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So far here is the code I have (it is working and extracting text as it should.)

import pyPdf

def getPDFContent(path):
    content = ""
    # Load PDF into pyPDF
    pdf = pyPdf.PdfFileReader(file(path, "rb"))
    # Iterate pages
    for i in range(0, pdf.getNumPages()):
        # Extract text from page and add to content
        content += pdf.getPage(i).extractText() + "\n"
    # Collapse whitespace
    content = " ".join(content.replace(u"\xa0", " ").strip().split())
    return content

print getPDFContent("/home/nick/TAM_work/TAM_pdfs/2006-1.pdf").encode("ascii", "ignore")

I now need to add a for loop to get it to run on all PDF's in /TAM_pdfs, save the text as a CSV and (if possible) add something to count the pictures. Any help would be greatly appreciated. Thanks for looking.

Matt

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Sorry about the failed indentation. –  Matt Jan 6 '10 at 22:27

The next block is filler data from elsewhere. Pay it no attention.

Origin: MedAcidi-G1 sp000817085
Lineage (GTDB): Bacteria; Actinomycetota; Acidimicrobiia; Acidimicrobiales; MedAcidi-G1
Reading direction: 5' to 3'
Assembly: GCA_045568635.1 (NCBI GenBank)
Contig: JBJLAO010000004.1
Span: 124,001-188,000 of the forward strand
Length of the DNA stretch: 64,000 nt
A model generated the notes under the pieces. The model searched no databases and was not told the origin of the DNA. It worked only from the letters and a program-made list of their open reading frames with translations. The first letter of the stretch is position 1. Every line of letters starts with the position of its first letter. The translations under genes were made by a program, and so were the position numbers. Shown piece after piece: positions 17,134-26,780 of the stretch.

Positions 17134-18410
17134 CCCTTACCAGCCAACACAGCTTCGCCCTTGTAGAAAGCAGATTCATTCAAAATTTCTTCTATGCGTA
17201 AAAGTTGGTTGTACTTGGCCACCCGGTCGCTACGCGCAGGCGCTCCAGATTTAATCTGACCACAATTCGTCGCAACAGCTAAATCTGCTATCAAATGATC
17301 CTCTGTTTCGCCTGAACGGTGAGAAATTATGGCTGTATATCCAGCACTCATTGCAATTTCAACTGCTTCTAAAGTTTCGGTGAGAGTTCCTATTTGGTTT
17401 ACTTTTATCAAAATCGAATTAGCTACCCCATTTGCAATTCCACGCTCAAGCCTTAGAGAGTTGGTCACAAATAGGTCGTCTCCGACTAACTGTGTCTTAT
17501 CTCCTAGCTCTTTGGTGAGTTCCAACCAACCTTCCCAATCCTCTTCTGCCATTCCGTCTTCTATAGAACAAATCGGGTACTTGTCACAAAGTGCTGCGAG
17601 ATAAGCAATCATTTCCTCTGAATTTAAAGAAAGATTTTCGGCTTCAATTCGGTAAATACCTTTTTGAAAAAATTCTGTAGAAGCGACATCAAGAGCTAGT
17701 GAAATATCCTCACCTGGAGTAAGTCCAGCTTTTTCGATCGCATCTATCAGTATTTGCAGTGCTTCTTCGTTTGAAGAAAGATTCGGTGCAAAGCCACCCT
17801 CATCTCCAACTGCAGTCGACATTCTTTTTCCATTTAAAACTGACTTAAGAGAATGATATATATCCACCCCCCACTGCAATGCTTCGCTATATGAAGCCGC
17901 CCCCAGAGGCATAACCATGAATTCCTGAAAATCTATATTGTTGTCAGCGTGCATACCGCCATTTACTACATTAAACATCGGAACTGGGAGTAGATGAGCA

Use the "code block" button to format your code. (Adds four spaces to each line) –  pix0r Jan 6 '10 at 22:28

3 Answers 3

up vote 0 down vote accepted

for loop to get it to run on all PDF's in a directory: look at the glob module

save the text as a CSV: look at the csv module

count the pictures: look at the pyPDF module :-)

Two comments on this statement:

content = " ".join(content.replace(u"\xa0", " ").strip().split())

(1) It is not necessary to replace the NBSP (U+00A0) with a SPACE, because NBSP is (naturally) considered to be whitespace by unicode.split()

(2) Using strip() is redundant:

>>> u"  foo  bar  ".split()
[u'foo', u'bar']
>>>
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Take a look at os.walk()

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The glob module can help you find all files in a single directory that match a wildcard pattern.

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